The UK government wants to improve performance of GPs by encouraging patients' to post comments about them on an NHS website, according to reports this week.
Health minister Ben Bradshaw has requested that the appropriate software be ready to trial the system in 2009.
The minister told the Guardian that he wants the initiative to "do for healthcare what Amazon has done for the book trade and Trip Adviser for the travel industry: providing positive and negative feedback, warts and all, from consumers."
Article continues below
BMA vehemently disagrees
The British Medical Association vehemently disagrees with the government's plan, claiming that it would put "doctors into a meaningless popularity contest that told patients nothing about medical skill."
Bradshaw claims that: "On NHS Choices there is already some useful information about whether a practice offers extended hours and how it performs on the quality indicators.
"But the quality scores look like the results of an east European election under the Soviet regime. Nearly all get 96%, 97% or 98%. That doesn't really give people an idea of whether the practice is better or worse than others in the area.
Strictly Come Dancing for GPs
"I want people to be able to read comments. It may be that people think the GP is fantastic and they can always get an appointment within 48 hours. Or they may have terrible experiences and think the receptionist is really rude."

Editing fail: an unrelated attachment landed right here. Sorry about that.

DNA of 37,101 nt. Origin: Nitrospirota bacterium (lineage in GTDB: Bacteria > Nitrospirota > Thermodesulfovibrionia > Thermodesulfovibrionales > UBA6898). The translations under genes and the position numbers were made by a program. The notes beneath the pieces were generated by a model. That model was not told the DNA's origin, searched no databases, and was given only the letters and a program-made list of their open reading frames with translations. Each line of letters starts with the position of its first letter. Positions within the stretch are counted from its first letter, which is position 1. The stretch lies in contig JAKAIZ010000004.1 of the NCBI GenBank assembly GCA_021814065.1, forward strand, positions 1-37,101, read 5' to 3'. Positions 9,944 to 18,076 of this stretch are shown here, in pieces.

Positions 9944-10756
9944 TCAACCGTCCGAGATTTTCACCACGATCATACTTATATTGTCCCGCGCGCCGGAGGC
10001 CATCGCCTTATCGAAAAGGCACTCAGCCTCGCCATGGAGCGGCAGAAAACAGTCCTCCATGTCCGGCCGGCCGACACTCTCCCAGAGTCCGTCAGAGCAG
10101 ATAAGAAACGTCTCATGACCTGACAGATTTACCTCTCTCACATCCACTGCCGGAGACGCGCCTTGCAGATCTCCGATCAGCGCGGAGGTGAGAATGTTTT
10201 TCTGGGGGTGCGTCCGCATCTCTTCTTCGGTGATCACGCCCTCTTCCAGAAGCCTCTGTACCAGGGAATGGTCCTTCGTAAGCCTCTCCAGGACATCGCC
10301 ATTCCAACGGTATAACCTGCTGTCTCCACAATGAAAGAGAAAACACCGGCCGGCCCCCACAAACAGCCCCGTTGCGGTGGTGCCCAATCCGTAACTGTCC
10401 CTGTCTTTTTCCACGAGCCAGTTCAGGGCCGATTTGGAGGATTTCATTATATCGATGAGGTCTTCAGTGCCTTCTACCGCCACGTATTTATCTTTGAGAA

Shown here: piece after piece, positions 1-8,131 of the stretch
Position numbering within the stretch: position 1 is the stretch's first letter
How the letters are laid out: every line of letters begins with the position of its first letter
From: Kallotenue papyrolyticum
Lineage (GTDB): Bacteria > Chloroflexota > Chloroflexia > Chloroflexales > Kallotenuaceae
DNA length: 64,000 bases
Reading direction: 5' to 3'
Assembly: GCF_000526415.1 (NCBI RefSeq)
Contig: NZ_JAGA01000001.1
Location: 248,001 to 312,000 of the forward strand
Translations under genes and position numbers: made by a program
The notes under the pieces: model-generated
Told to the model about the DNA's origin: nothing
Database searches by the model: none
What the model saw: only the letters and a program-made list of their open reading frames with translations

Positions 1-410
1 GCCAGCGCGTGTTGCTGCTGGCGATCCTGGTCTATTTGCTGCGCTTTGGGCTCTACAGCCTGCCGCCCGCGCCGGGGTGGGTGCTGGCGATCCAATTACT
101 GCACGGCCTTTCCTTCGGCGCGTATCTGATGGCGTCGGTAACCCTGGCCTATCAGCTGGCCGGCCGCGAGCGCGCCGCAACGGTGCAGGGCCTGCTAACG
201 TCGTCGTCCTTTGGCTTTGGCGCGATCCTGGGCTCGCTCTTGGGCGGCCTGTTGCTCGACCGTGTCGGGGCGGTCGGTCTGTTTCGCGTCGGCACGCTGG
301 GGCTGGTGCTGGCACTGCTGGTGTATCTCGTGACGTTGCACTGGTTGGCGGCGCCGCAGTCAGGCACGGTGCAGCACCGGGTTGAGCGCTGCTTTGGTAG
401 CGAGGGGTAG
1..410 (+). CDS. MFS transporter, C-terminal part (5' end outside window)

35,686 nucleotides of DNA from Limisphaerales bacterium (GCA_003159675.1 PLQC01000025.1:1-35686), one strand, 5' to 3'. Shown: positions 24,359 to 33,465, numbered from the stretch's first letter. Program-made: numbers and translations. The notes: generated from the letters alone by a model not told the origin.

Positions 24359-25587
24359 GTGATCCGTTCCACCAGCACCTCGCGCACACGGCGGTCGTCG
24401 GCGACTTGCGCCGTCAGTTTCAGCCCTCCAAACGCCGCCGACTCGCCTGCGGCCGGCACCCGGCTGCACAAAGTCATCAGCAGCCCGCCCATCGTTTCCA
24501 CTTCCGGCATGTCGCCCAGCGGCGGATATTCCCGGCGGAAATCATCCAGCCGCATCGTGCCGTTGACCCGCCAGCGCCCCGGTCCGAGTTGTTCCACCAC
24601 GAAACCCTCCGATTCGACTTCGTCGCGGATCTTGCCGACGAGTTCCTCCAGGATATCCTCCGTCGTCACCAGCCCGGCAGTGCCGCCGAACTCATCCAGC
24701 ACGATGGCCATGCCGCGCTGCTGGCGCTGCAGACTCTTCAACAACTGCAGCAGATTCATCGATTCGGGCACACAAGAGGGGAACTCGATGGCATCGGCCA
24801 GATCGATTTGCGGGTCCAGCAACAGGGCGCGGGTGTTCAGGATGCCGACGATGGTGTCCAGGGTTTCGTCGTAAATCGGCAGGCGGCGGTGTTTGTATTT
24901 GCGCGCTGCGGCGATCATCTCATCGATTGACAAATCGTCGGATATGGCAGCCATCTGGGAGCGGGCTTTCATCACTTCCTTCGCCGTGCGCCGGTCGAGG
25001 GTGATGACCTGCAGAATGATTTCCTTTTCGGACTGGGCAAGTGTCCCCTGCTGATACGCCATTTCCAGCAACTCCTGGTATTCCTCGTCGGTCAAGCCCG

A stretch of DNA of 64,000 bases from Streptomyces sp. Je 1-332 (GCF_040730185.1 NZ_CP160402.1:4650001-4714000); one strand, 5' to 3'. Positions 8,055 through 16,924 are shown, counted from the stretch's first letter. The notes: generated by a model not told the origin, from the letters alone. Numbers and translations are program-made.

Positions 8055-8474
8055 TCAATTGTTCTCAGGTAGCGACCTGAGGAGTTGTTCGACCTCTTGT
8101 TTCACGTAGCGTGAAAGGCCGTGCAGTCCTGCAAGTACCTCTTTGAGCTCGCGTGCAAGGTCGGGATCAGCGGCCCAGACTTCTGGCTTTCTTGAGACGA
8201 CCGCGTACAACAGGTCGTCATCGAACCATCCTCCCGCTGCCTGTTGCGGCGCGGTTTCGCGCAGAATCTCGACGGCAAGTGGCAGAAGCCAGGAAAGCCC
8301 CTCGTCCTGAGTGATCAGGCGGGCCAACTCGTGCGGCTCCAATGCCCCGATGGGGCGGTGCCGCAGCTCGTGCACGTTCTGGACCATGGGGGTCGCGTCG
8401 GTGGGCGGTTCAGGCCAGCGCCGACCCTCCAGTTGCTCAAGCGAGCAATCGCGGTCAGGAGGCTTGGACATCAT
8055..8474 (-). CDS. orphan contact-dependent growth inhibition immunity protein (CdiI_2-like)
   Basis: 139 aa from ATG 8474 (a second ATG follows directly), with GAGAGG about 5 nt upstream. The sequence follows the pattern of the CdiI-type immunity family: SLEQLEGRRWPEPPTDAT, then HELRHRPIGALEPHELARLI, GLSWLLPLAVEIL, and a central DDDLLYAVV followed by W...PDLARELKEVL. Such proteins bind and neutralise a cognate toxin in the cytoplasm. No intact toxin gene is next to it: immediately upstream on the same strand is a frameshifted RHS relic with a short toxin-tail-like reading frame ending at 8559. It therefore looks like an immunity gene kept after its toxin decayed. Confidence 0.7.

"I would never think of going on holiday without cross-referencing at least two guide books and using Trip Adviser," said Bradshaw. "We need to do something similar for the modern generation in healthcare.
Rather strangely (worryingly, for many GPs and the rather more 'stringent' amongst their receptionists) Bradshaw's plan is for anonymous comments about people's GPs and their staff to also be allowed on the site.
Chairman of the BMA's GPs committee, Laurence Buckman is firmly opposed to the plan, noting: "A website on which people can slander or praise irresponsibly is the wrong approach. Patients should be able to choose a doctor, but I don't think this is the way to do it. For example, if I don't give antibiotics for a viral infection because I don't think it is appropriate, the word will get out that I am a tough git. But making them happy is not what I am there for. I am there to make them healthy."
He added: "If you want to survive as a GP, you will encourage patients to vote for you. It will be rather like Strictly Come Dancing."